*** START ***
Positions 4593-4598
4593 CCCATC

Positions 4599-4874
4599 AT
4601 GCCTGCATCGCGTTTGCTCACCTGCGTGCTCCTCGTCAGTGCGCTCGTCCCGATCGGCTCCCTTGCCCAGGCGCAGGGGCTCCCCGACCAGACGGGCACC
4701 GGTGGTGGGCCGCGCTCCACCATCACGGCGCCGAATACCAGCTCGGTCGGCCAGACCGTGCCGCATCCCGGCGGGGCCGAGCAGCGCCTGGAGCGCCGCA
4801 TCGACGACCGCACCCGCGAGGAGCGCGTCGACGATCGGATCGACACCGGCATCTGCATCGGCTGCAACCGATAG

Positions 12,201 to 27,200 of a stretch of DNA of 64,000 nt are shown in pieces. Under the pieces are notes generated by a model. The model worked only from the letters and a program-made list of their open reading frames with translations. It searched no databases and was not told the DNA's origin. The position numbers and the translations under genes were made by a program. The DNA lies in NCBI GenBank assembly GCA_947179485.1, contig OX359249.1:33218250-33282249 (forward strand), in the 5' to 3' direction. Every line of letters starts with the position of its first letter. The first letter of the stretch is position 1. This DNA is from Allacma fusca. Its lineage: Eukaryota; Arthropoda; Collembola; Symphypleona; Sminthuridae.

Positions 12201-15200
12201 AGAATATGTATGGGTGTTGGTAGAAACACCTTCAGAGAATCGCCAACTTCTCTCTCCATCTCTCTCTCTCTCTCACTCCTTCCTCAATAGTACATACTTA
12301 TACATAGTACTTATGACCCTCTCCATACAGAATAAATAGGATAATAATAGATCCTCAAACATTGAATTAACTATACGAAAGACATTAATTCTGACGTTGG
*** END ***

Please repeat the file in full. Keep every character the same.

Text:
Positions 4593-4598
4593 CCCATC

Positions 4599-4874
4599 AT
4601 GCCTGCATCGCGTTTGCTCACCTGCGTGCTCCTCGTCAGTGCGCTCGTCCCGATCGGCTCCCTTGCCCAGGCGCAGGGGCTCCCCGACCAGACGGGCACC
4701 GGTGGTGGGCCGCGCTCCACCATCACGGCGCCGAATACCAGCTCGGTCGGCCAGACCGTGCCGCATCCCGGCGGGGCCGAGCAGCGCCTGGAGCGCCGCA
4801 TCGACGACCGCACCCGCGAGGAGCGCGTCGACGATCGGATCGACACCGGCATCTGCATCGGCTGCAACCGATAG

Positions 12,201 to 27,200 of a stretch of DNA of 64,000 nt are shown in pieces. Under the pieces are notes generated by a model. The model worked only from the letters and a program-made list of their open reading frames with translations. It searched no databases and was not told the DNA's origin. The position numbers and the translations under genes were made by a program. The DNA lies in NCBI GenBank assembly GCA_947179485.1, contig OX359249.1:33218250-33282249 (forward strand), in the 5' to 3' direction. Every line of letters starts with the position of its first letter. The first letter of the stretch is position 1. This DNA is from Allacma fusca. Its lineage: Eukaryota; Arthropoda; Collembola; Symphypleona; Sminthuridae.

Positions 12201-15200
12201 AGAATATGTATGGGTGTTGGTAGAAACACCTTCAGAGAATCGCCAACTTCTCTCTCCATCTCTCTCTCTCTCTCACTCCTTCCTCAATAGTACATACTTA
12301 TACATAGTACTTATGACCCTCTCCATACAGAATAAATAGGATAATAATAGATCCTCAAACATTGAATTAACTATACGAAAGACATTAATTCTGACGTTGG